“When I was attending the global reveal of the Ioniq 5, I was completely blown away. It’s a once-in-a-lifetime opportunity,” Jose Muñoz, CEO of Hyundai Motor North America, told Automotive News in mid-May.
Although Hyundai sells EV versions of its Ioniq hatchback and Kona crossover based on legacy vehicles, the dedicated E-GMP electric platform from Hyundai Motor Group marks a watershed, Muñoz said.
Hyundai is launching an EV subbrand also called Ioniq and has three models on the way that use the E-GMP architecture: the Ioniq 5 this year, the Ioniq 6 sedan in 2022 and the Ioniq 7 three-row crossover in 2024. Those first three vehicles represent dedicated EV alternatives to the brand’s Tucson compact crossover, Sonata midsize sedan and Palisade midsize crossover. In the near future, Hyundai will have a broad EV lineup.
“Ioniq 5 is the first Ioniq vehicle as a subbrand of Hyundai,” Muñoz said. “But not only do we have Ioniqs — the 5 and the 6 and the 7 — but we are also introducing 12 battery-EV models [globally].”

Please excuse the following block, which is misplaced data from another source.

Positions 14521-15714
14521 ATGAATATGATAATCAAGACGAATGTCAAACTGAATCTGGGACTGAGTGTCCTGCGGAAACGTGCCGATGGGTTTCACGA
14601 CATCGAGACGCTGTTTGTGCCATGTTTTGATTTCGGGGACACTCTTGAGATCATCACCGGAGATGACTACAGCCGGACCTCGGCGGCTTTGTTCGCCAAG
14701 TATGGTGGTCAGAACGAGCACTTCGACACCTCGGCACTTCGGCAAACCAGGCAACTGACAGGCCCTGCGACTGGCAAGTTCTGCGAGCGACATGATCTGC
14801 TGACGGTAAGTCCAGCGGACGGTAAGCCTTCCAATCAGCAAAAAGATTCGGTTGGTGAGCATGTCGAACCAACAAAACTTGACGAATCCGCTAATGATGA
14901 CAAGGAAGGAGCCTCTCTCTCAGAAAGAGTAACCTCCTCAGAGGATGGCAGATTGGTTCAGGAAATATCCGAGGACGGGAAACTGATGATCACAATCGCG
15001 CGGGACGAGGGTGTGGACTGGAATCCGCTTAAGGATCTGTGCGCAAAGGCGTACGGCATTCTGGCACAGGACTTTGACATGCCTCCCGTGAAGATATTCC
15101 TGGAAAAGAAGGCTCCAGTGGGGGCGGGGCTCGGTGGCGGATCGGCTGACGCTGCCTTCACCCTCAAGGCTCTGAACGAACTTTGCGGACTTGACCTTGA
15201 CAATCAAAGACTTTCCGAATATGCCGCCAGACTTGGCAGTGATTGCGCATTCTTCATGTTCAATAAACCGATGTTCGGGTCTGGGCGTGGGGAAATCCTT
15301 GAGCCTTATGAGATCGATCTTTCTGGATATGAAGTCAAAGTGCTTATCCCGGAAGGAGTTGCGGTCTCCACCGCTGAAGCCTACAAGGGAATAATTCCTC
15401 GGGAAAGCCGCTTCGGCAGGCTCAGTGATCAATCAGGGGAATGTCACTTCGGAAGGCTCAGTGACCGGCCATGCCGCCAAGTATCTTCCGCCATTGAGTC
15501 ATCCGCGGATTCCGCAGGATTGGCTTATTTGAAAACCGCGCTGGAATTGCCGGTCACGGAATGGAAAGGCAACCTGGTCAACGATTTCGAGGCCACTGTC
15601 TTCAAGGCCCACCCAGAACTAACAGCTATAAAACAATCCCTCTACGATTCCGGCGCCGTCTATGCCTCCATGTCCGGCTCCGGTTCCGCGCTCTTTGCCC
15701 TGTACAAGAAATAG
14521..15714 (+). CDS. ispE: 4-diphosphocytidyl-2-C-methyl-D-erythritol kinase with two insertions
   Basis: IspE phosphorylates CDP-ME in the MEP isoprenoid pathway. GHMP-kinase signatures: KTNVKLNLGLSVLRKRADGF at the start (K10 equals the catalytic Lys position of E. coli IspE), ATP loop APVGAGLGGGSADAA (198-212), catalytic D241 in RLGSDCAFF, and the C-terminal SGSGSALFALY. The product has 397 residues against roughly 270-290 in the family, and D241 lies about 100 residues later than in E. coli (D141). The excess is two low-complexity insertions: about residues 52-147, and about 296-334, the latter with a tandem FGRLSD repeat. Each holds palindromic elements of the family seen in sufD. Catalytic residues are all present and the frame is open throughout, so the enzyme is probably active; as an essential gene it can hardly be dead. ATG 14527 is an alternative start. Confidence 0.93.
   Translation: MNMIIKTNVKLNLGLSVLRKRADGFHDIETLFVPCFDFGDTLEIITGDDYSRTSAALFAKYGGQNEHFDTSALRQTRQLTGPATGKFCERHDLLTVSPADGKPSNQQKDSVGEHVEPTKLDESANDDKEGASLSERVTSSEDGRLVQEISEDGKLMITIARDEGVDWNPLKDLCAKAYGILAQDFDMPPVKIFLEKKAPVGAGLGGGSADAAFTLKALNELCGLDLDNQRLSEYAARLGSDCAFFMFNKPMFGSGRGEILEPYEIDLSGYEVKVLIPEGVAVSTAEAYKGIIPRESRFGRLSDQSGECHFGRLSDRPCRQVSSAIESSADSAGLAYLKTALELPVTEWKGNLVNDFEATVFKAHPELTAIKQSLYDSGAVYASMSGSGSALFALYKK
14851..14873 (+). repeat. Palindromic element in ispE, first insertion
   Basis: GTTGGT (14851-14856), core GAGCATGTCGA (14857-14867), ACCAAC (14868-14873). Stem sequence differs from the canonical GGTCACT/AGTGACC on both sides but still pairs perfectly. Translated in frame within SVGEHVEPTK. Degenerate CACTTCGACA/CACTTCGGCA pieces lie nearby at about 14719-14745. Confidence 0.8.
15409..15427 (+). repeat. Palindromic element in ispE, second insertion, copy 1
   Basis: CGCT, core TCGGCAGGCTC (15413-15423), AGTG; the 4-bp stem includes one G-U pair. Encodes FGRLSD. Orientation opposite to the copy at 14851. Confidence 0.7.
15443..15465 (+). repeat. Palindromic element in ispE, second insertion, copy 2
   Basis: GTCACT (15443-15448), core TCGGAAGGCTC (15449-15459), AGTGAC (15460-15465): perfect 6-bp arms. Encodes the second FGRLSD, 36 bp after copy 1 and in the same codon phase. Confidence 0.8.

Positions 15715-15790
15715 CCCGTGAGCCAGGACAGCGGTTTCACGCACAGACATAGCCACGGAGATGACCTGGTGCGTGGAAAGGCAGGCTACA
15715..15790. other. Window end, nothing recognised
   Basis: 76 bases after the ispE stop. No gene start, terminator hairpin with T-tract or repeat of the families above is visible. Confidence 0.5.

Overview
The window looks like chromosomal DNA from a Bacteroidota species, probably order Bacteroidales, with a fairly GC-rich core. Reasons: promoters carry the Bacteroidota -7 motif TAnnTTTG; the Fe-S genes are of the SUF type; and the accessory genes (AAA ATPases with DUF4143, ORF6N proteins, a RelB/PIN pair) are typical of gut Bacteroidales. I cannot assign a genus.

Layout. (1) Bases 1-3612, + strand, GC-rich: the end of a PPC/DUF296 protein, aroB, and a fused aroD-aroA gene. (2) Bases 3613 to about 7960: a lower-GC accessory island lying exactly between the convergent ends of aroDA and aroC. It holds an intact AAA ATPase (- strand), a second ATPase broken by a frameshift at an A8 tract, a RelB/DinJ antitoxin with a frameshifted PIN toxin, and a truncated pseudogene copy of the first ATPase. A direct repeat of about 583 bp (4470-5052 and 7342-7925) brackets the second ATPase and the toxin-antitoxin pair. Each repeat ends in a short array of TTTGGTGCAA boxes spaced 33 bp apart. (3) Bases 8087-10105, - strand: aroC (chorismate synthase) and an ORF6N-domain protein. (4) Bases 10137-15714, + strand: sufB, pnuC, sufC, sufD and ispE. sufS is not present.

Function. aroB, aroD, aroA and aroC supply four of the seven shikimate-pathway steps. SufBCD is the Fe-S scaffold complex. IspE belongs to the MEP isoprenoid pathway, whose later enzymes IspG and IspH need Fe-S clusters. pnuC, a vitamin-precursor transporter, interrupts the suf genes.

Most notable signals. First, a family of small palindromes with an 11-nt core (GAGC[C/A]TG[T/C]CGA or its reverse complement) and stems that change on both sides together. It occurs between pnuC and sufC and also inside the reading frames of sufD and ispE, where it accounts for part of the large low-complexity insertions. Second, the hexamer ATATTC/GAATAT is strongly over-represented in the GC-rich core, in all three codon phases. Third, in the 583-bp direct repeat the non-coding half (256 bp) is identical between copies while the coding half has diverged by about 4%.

The company plans to cut its lineup of gasoline-powered vehicles in half, Reuters reported last week, citing two people familiar with the matter.
Muñoz said that Hyundai plans to make EVs in the U.S. next year and has space at its Montgomery, Ala., factory to expand. But he didn’t add much detail to Hyundai Motor Group’s recently announced U.S. investment plans. The group, which includes Hyundai, Kia and Genesis, is developing 25 EVs by 2025.
“We have announced that we will start producing EVs in the U.S. in 2022,” Muñoz said. “We will utilize existing plants to move fast. And then we will see, because the $7.4 billion [investment] is through 2025.”